6 Things You Should Know Before Visiting Romania
One of the most underrated countries in Europe, Romania is full of fascinating places that most people have yet to discover. Not only does it contain some of the most beautiful landscape on the continent, it's also one of the cheapest countries to travel to. Romania is full of hidden gems and amazing places to see. Here are six facts you probably didn't know about the country.
6 Things You Should Know Before Visiting Romania:table of contents
- The World’s Heaviest Building Was Built by a Romanian Dictator
- Romanian Is Eastern Europe’s Only Romance Language
- The Astounding City of Timisoara
- The Last King of Dacia Is Europe’s Largest Rock Sculpture
- Romania Is Home to Europe’s Only Gold Museum
- It's Also Home to the World's Most Colorful Cemetery
The World’s Heaviest Building Was Built by a Romanian Dictator
The Palace of Parliament is the second-largest administrative building in the world, the first one being the Pentagon outside Washington DC. To build this mammoth of a building, communist leader Nicolae Ceausescu demolished over one fifth of Bucharest.
The Palace is a whopping 365,000 square meters (3,930,000 sq ft), has 1,100 rooms (most of them empty) and an annual heating bill of a small city, eight underground levels, and a nuclear bunker connected to other government buildings by 20 kilometers of tunnels.
The Guinness World Records recognizes it as the heaviest building in the world, and it’s understandable why. Inside there are 3,500 tonnes of crystal, 480 chandeliers, and 1,409 ceiling lights, while 700,000 tonnes of steel and bronze were used for the doors and windows. With a volume of 2.55 million square meters, the Palace of Parliament casts a shade bigger than the Great Pyramid of Giza.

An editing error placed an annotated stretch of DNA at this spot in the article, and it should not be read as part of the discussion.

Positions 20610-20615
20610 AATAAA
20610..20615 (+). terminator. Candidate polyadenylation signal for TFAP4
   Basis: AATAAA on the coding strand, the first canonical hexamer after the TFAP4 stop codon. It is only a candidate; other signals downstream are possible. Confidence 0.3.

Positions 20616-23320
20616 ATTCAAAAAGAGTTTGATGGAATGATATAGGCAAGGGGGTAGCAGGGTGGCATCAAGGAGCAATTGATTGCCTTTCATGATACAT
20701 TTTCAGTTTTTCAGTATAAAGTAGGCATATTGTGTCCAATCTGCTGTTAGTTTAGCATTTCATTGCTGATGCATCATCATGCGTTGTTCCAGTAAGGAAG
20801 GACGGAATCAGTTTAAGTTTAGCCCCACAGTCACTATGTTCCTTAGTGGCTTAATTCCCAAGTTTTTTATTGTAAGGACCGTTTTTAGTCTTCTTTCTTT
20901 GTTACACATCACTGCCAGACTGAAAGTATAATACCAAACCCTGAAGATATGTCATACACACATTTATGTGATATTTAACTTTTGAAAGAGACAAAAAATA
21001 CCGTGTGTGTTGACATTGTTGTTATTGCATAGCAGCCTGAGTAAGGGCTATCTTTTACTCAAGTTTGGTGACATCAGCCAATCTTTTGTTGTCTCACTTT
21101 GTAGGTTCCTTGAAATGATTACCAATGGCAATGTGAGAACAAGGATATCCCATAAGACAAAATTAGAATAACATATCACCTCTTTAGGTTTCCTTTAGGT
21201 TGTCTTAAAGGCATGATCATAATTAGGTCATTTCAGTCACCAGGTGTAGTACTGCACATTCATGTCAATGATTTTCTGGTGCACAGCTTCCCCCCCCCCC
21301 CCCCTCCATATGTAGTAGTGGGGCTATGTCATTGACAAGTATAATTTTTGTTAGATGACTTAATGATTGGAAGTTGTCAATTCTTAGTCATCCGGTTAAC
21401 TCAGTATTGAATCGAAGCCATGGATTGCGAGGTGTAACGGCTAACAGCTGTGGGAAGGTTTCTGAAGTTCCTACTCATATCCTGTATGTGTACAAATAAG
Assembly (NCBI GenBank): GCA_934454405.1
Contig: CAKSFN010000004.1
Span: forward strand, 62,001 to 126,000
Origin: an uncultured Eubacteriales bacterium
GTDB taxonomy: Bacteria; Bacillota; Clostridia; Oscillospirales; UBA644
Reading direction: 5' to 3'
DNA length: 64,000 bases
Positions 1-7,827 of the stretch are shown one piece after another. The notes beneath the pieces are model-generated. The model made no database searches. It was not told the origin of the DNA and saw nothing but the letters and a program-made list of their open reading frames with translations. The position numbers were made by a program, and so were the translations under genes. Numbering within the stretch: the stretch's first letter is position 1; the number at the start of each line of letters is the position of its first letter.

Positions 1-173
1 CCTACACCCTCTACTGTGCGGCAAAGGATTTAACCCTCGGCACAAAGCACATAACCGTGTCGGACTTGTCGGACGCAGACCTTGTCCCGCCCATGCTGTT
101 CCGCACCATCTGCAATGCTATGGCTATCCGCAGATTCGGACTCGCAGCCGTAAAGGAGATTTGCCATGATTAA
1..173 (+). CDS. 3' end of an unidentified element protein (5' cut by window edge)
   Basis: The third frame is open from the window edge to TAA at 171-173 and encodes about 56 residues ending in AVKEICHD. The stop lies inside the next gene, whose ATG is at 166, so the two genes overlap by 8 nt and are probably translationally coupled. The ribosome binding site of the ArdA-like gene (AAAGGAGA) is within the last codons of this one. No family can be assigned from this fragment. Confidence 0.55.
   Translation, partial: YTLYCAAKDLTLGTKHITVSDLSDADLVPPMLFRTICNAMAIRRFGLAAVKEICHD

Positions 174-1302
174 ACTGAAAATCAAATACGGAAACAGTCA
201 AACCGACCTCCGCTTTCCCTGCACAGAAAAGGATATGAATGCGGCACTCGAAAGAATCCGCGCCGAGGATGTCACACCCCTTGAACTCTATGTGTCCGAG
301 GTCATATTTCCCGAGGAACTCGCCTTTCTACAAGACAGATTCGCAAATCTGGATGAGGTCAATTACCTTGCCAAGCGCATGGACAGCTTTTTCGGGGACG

Romanian Is Eastern Europe’s Only Romance Language
Most people think that the Romanian language is related to Russia or other Slavic languages. But, even though Russia and Romania have a long and intertwined history, Romanian is actually a Romance language. The territory of Romania was once a colony of the Roman Empire, and one of its enduring influences was that of Latin. What makes Romanian unique is the fact that it developed in an area which is predominantly Slavic. The language is closely related to Italian, French, Spanish, Catalan and Portuguese.
The Astounding City of Timisoara
Timisoara is one of the most enchanting and charming cities Romania has to offer. But, did you know that it was also the first mainland European city to be lit by electric street lamps? The town started illuminating its streets back in 1884, which made it the second city to do that in the world, the first one being New York City.
The Habsburg Empire’s first public lending library with reading room was also opened in Timisoara, and the city also had a town hospital 24 years before Vienna. It is even said that Gustaf Eiffel (creator of the Eiffel Tower in Paris) drew his sketches based on one of the bridges in Timisoara. Today, Timisoara is a vibrant metropolis with many cultural and musical events, chic cafés, and lively festivals.
The Last King of Dacia Is Europe’s Largest Rock Sculpture
In the south-western part of Romania, along the Danube river, is located a rock sculpture of the last king of Dacia, Decebalus. With a height of 55 meters, this makes it Europe’s most giant rock sculpture, and the only way it can be accessed is via boat.
Romania Is Home to Europe’s Only Gold Museum
The Mineralogical Collection of Brad, or The Gold Museum, is a unique museum located in the small Romanian city of Brad which displays gold pieces. The museum was founded a century ago and showcased an impressive collection which comprises of over 2,000 gold nuggets from all over the world.
It's Also Home to the World's Most Colorful Cemetery
Whoever decided cemeteries had to be so somber? Aptly named the Merry Cemetery in Săpânța, this vibrantly-designed graveyard is said to be a result of the local Dalcian culture which holds the belief that death should be a happy occasion as the soul is ascending to a better life. The tombstones here are inscribed with cheerful paintings and descriptions of the people buried there often using poetry to describe their characteristics or memories from their life.
A highly unique country in Europe, Romania should be much more popular than the actual attention it gets in the world of tourism.